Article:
Parasitic Diarrhea (Giardiasis) in Dogs Leave a comment


Giardiasis in Dogs

Giardiasis refers to an intestinal infection that is caused by the protozoan parasite giardia, which is the most common intestinal parasite that is found in humans. Dogs develop the infection by ingesting infectious offspring (cysts) that are shed in another animal’s feces. The contamination can be from direct or indirect contact with the infected cysts. The organisms, once ingested, make their way into the intestine, often causing diarrhea. The treatment is typically performed on an outpatient basis with a good prognosis.

The condition or disease described in this medical article can affect both dogs and cats. If you would like to learn more about how this disease affects cats, please visit this page in the health library.

Symptoms and Types

Symptoms are more visible in younger animals than in older animals and can be either sudden (acute), temporary (transient), non-continuous (intermittent) , or ongoing (chronic) in nature. In some cases, dogs will exhibit diarrhea that is soft, frothy, greasy, and with a strong, awful odor or excessive mucus.



One of the most common causes of the parasitic infection is the ingestion of infected fecal material, as the cysts are shed in animal feces. The most common cause of transmission is actually waterborne, as the parasite prefers the cool and moist environment. Up to 50 percent of young puppies will develop this intestinal infection, and up to 100 percent of dogs housed in kennels will develop it due to the massive exposure and closely shared living spaces.


Your vet will want to rule out other possibilities for the intestinal infection such as improper digestion (maldigestion), unabsorbed nutrients (malabsorption), or inflammatory bowel disease (IBD) prior to recommending a treatment option. In cats, your vet will want to differentiate between giardia and other primary causes of large bowel diarrhea. The organism is primarily detected in the feces. A fecal smear is normally sufficient to test for their presence, although it is possible to have a false positive.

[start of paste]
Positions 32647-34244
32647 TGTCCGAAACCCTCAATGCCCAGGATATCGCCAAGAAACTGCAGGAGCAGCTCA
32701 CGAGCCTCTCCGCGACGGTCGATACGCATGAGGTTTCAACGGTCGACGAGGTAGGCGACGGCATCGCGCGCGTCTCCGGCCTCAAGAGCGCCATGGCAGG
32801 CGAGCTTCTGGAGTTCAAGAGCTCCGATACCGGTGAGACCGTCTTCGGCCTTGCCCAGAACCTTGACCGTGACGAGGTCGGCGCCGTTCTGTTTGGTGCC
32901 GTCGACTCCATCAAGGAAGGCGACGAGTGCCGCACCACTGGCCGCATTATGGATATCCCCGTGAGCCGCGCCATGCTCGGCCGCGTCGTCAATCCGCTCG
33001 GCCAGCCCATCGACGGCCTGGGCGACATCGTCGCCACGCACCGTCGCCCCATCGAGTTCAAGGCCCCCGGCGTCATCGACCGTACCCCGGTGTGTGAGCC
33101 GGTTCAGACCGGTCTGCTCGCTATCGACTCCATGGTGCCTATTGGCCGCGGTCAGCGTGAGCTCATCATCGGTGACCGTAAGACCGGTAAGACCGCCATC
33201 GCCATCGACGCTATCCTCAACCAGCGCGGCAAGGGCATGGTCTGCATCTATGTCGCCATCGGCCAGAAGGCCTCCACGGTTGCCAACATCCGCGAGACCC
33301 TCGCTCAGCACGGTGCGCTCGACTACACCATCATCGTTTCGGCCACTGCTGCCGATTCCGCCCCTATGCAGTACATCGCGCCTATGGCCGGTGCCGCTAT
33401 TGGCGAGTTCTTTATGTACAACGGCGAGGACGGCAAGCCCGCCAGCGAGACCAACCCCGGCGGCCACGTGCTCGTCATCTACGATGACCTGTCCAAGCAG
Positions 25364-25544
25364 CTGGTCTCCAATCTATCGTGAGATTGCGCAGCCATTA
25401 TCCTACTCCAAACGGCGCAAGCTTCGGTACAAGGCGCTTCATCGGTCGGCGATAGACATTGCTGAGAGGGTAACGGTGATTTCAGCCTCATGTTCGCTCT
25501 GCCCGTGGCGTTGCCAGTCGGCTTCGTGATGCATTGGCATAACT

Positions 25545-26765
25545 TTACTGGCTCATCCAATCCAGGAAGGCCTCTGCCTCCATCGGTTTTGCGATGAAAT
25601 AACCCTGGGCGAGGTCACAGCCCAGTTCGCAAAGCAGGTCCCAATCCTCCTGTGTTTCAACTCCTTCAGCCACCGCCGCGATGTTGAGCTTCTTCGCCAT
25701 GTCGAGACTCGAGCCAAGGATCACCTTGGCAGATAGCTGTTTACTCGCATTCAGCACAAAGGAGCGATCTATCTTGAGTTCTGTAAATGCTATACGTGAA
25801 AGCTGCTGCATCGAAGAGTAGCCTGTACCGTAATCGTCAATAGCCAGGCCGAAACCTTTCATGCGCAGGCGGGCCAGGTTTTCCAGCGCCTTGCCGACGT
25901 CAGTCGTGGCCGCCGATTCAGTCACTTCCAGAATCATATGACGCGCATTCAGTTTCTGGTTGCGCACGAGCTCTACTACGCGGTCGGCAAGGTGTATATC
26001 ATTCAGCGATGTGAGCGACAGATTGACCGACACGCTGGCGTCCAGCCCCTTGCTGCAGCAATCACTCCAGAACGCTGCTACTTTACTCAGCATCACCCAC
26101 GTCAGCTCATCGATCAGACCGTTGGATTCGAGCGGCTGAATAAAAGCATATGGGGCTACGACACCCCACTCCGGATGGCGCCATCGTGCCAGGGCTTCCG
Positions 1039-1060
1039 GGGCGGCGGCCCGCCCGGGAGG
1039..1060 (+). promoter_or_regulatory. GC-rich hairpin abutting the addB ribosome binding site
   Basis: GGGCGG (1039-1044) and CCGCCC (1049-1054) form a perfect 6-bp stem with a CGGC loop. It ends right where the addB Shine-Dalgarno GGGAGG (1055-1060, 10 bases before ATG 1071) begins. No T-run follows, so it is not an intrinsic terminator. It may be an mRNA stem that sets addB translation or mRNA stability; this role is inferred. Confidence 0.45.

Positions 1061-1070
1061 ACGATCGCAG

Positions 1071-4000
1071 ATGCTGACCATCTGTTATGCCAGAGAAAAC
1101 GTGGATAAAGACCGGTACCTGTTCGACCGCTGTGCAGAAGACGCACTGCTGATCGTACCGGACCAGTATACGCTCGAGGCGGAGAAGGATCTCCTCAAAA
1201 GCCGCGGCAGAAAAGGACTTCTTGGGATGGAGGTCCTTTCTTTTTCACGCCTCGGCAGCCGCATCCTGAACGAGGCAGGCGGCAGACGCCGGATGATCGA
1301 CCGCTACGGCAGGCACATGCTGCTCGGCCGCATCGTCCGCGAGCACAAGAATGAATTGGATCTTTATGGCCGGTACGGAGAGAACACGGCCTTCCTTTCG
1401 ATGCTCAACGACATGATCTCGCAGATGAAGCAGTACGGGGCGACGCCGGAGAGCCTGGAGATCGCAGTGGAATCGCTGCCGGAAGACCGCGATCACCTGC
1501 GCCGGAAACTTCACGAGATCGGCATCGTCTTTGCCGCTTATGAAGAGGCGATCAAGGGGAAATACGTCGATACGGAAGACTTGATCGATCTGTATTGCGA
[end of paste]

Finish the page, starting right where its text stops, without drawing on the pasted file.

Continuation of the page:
Treatment is typically done on an outpatient basis unless the dog has become sick and weak. Prescription dog medications along with bathing are combined to reduce the likelihood of repeat infection and to remove the parasite from the dog’s body. Repeat fecal exams are often required to confirm that the infection has been removed, as an ongoing (chronic) infection can be debilitating for the animal.

Living and Management

It is important to observe for signs of dehydration, especially in younger animals. Administering the prescribed medication and taking the animal back in for examination are also important in a successful recovery.


Since one of the highest incidences of the infection spreading is in a kennel, seek places that offer private spaces for pets in order to avoid contamination from the other animals.


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